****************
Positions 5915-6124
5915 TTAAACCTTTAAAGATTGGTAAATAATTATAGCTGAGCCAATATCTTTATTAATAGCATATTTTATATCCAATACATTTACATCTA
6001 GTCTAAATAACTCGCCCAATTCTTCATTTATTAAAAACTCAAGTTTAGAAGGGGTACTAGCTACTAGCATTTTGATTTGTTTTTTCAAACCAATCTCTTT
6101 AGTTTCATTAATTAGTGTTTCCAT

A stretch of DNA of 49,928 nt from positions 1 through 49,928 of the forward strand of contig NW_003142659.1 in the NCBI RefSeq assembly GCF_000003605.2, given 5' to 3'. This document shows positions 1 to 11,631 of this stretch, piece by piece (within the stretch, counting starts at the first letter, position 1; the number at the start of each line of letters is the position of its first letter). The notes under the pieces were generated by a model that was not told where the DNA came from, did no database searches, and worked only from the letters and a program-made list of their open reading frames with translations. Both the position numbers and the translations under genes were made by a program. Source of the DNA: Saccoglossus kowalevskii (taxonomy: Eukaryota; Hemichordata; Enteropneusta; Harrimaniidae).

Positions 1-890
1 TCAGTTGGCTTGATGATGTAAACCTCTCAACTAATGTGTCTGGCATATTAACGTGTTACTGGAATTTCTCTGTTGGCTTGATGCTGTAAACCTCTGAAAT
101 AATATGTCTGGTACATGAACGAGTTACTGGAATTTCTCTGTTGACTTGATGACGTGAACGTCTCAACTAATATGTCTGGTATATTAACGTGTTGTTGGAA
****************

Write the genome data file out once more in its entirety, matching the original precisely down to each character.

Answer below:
Positions 5915-6124
5915 TTAAACCTTTAAAGATTGGTAAATAATTATAGCTGAGCCAATATCTTTATTAATAGCATATTTTATATCCAATACATTTACATCTA
6001 GTCTAAATAACTCGCCCAATTCTTCATTTATTAAAAACTCAAGTTTAGAAGGGGTACTAGCTACTAGCATTTTGATTTGTTTTTTCAAACCAATCTCTTT
6101 AGTTTCATTAATTAGTGTTTCCAT

A stretch of DNA of 49,928 nt from positions 1 through 49,928 of the forward strand of contig NW_003142659.1 in the NCBI RefSeq assembly GCF_000003605.2, given 5' to 3'. This document shows positions 1 to 11,631 of this stretch, piece by piece (within the stretch, counting starts at the first letter, position 1; the number at the start of each line of letters is the position of its first letter). The notes under the pieces were generated by a model that was not told where the DNA came from, did no database searches, and worked only from the letters and a program-made list of their open reading frames with translations. Both the position numbers and the translations under genes were made by a program. Source of the DNA: Saccoglossus kowalevskii (taxonomy: Eukaryota; Hemichordata; Enteropneusta; Harrimaniidae).

Positions 1-890
1 TCAGTTGGCTTGATGATGTAAACCTCTCAACTAATGTGTCTGGCATATTAACGTGTTACTGGAATTTCTCTGTTGGCTTGATGCTGTAAACCTCTGAAAT
101 AATATGTCTGGTACATGAACGAGTTACTGGAATTTCTCTGTTGACTTGATGACGTGAACGTCTCAACTAATATGTCTGGTATATTAACGTGTTGTTGGAA